September 2007

Waverly Seven’s Yo! Bobby: Digging Darin

Bobby Darin wore several stylistic hats during his career, from rock ’n’ roller to folkie to interpretive Sinatra-style pop singer. But when Waverly Seven hears Darin, who died in 1973 at age 37, they hear a swinger. Yo! Bobby, the New York-based band’s double-CD on Anzic Records, offers up 24 instrumental reimaginings of songs recorded by Darin at one time or another. Skipping from moody ballads (“Nature Boy,” “All the Way”) to brassy big-band arrangements (“Call Me Irresponsible,” “It’s You or No One” and, of course, “Mack the Knife”) to bluesy, rocking stomps (“Artificial Flowers,” “Splish Splash,” Nat Adderley’s perennial “Work Song”), the septet—whose members also record as solo artists for Anzic—doesn’t so much pay tribute to the Bronx-born Darin as use his canon as a takeoff point.

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Waverly Seven

The concept was initiated by Colin Negrych, co-founder of Anzic with W7 member Anat Cohen, who plays clarinet and three different saxophones on the project. Cohen is joined by her younger brother, trumpeter Avishai Cohen (not the bassist of the same name), saxist Joel Frahm, keyboardists Manuel Valera and Jason Lindner, acoustic bassist Barak Mori, and drummer/percussionist Daniel Freedman. Two guests, Scott Robinson (baritone sax) and Vic Juris (electric guitar), also contribute.

“The art of entertainment has been kind of lost in jazz for a long time,” says Frahm, explaining the motivation behind the album, which takes the musicians far off their usual, more contemporary jazz paths. “If you surrender yourself to the energy of the music and find your spot in it and revel in the group concept, that’s what makes it special. I think people respond to it.”

Frahm first became aware of Darin during his youth, although, he says, he “didn’t really know the depth of the repertoire that [Darin] sang until I was learning standards.”

But for the Israeli Anat Cohen, a recent recipient of two Jazz Journalists Association Awards, the name Bobby Darin presented a blank slate. “I never really explored his music until we got to this project,” she says. But once the idea was presented to her, she became enthusiastic. “[W7] are friends, we’re colleagues, we work with each other in different scenarios, but we’ve never done a swing project with all of us. So it was an interesting concept to say, ‘OK, you guys have to come up with a common language.’ We started to play the songs and came up with some ideas and instrumentation.”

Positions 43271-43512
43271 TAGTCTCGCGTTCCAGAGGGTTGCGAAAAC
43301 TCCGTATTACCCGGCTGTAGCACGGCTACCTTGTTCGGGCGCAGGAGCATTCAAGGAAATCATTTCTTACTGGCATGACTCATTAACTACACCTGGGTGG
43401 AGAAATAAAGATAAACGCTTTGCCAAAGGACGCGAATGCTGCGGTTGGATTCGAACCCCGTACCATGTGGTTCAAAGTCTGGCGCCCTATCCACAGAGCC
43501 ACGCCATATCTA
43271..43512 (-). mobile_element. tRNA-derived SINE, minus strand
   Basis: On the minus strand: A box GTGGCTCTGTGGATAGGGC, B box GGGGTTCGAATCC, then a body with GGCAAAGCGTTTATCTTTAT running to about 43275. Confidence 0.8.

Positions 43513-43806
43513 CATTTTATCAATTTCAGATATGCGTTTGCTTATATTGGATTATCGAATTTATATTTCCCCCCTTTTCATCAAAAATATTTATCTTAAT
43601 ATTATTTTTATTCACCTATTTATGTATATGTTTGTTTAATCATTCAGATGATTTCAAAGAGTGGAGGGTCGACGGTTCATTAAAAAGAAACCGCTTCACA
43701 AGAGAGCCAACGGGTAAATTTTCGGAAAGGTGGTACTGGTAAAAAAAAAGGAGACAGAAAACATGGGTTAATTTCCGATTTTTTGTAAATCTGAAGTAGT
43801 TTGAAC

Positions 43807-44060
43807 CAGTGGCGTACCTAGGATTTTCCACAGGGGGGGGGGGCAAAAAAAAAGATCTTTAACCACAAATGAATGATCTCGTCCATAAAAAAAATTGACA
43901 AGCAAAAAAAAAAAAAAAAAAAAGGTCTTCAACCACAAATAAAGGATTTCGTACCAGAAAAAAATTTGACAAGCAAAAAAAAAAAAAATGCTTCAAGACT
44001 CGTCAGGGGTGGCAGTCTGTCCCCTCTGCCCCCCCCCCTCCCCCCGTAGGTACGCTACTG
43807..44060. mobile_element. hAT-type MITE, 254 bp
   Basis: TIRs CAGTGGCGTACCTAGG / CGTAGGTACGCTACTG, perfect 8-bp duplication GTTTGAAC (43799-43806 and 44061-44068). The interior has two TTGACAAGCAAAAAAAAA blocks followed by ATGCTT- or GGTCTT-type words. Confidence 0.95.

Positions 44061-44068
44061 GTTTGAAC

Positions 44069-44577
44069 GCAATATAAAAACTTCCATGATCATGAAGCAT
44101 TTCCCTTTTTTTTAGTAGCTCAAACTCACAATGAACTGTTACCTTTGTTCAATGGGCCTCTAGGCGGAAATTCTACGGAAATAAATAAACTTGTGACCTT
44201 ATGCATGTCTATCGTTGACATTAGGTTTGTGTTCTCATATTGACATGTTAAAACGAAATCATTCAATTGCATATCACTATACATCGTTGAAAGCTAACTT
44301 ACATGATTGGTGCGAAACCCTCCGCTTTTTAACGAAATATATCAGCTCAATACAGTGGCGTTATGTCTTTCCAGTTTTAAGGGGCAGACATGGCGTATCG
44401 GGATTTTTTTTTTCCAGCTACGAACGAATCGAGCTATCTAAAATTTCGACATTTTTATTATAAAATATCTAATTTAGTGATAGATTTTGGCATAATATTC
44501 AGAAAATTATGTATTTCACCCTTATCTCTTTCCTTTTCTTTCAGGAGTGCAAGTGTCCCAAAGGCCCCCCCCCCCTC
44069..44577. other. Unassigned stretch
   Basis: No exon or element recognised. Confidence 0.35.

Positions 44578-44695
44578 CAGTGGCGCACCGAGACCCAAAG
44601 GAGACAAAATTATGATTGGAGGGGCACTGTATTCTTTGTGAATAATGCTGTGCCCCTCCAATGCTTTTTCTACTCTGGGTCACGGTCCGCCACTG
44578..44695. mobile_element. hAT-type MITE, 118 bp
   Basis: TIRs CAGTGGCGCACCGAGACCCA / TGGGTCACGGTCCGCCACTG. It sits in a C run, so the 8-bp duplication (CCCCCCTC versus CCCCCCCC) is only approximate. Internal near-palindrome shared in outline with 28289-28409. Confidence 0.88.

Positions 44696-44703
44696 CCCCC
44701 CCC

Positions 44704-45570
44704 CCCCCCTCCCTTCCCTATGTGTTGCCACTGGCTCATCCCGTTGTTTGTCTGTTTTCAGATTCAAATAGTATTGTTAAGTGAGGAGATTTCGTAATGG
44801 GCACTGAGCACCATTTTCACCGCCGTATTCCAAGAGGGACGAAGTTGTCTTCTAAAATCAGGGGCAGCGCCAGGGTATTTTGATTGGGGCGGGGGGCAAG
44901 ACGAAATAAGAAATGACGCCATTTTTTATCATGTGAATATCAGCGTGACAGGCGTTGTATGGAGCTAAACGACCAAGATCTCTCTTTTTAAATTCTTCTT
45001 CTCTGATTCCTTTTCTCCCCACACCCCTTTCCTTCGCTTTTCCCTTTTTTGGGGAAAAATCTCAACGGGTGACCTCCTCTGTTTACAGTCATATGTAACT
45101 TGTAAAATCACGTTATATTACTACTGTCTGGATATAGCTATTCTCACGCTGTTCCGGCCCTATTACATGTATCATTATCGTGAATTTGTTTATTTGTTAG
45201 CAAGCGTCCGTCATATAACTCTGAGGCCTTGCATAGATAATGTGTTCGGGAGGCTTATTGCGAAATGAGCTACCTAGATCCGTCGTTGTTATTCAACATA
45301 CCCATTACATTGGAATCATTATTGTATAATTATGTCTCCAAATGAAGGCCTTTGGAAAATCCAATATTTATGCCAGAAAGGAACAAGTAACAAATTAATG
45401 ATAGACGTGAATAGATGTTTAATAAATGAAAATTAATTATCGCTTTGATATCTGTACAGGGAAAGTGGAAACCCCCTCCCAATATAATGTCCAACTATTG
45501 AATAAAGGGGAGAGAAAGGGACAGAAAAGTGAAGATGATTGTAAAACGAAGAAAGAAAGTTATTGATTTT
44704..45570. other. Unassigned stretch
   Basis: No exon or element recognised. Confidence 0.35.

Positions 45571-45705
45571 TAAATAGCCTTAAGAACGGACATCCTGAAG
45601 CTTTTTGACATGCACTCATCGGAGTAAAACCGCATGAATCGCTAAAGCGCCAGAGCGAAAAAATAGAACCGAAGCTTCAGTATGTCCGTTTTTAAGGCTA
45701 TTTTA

Yo! Bobby, produced by Frahm and Valera, was recorded in a mere two days in Englewood, N.J., after four days of rehearsals. Much of the album consists of first takes. “That’s really unheard of in jazz,” says Cohen. “Usually, you want to have two or three takes and have a choice, but we prepared so much and played those songs so much and had it so honed at that point, that it was like water off a duck’s back.”

The arrangements, mostly by Valera, allow each of the players room to move, but the music is song-based, and inherently tighter than what these musicians might cook up on their own. Says Frahm: “Usually, I’ll go into a sideman date and play in the moment, whatever comes to my head. But for this, Colin really wanted super-high energy from beginning to end. It was really interesting to me to see how affected my playing was and to see how affected everyone else was. It definitely makes these tracks jump. This project is unique in a sense that it’s a jazz concept but in a way it’s sort of a rock-and-roll concept. When you have a three-minute song and 16 bars to do something, you have to hit it really fast. We were trying not to meander as much as possible.”

Waverly Seven’s first live shows, at New York’s Jazz Standard (where John Pizzarelli sat in on vocals and guitar for Johnny Mercer’s “I Wanna Be Around”) sold out, and others are planned. The band considers Waverly Seven an ongoing thing—next stop, Elvis—and hopes that it will evolve in time, perhaps to include original material. “It’s really the start of something cool,” says Frahm.

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